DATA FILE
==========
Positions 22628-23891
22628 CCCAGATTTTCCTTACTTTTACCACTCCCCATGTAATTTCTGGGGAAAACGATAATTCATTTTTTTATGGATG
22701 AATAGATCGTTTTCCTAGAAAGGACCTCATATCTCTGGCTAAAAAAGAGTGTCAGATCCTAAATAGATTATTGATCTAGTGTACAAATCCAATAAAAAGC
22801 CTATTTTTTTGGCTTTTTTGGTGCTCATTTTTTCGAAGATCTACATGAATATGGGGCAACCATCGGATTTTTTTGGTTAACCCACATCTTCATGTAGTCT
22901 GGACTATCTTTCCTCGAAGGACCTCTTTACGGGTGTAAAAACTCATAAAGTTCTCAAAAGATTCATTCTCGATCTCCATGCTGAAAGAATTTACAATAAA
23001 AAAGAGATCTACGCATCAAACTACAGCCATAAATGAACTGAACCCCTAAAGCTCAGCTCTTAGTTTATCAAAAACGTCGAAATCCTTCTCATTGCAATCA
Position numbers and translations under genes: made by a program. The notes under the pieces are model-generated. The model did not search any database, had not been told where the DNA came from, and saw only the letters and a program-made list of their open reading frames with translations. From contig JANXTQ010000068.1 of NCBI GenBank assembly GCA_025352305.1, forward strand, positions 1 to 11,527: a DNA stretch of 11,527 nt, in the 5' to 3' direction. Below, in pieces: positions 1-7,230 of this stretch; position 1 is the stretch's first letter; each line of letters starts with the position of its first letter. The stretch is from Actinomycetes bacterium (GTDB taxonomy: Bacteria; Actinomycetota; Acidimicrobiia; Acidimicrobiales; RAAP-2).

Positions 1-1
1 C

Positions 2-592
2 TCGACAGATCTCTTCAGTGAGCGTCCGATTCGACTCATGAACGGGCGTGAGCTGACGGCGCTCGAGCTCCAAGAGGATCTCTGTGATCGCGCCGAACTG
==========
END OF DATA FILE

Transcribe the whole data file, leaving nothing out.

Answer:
Positions 22628-23891
22628 CCCAGATTTTCCTTACTTTTACCACTCCCCATGTAATTTCTGGGGAAAACGATAATTCATTTTTTTATGGATG
22701 AATAGATCGTTTTCCTAGAAAGGACCTCATATCTCTGGCTAAAAAAGAGTGTCAGATCCTAAATAGATTATTGATCTAGTGTACAAATCCAATAAAAAGC
22801 CTATTTTTTTGGCTTTTTTGGTGCTCATTTTTTCGAAGATCTACATGAATATGGGGCAACCATCGGATTTTTTTGGTTAACCCACATCTTCATGTAGTCT
22901 GGACTATCTTTCCTCGAAGGACCTCTTTACGGGTGTAAAAACTCATAAAGTTCTCAAAAGATTCATTCTCGATCTCCATGCTGAAAGAATTTACAATAAA
23001 AAAGAGATCTACGCATCAAACTACAGCCATAAATGAACTGAACCCCTAAAGCTCAGCTCTTAGTTTATCAAAAACGTCGAAATCCTTCTCATTGCAATCA
Position numbers and translations under genes: made by a program. The notes under the pieces are model-generated. The model did not search any database, had not been told where the DNA came from, and saw only the letters and a program-made list of their open reading frames with translations. From contig JANXTQ010000068.1 of NCBI GenBank assembly GCA_025352305.1, forward strand, positions 1 to 11,527: a DNA stretch of 11,527 nt, in the 5' to 3' direction. Below, in pieces: positions 1-7,230 of this stretch; position 1 is the stretch's first letter; each line of letters starts with the position of its first letter. The stretch is from Actinomycetes bacterium (GTDB taxonomy: Bacteria; Actinomycetota; Acidimicrobiia; Acidimicrobiales; RAAP-2).

Positions 1-1
1 C

Positions 2-592
2 TCGACAGATCTCTTCAGTGAGCGTCCGATTCGACTCATGAACGGGCGTGAGCTGACGGCGCTCGAGCTCCAAGAGGATCTCTGTGATCGCGCCGAACTG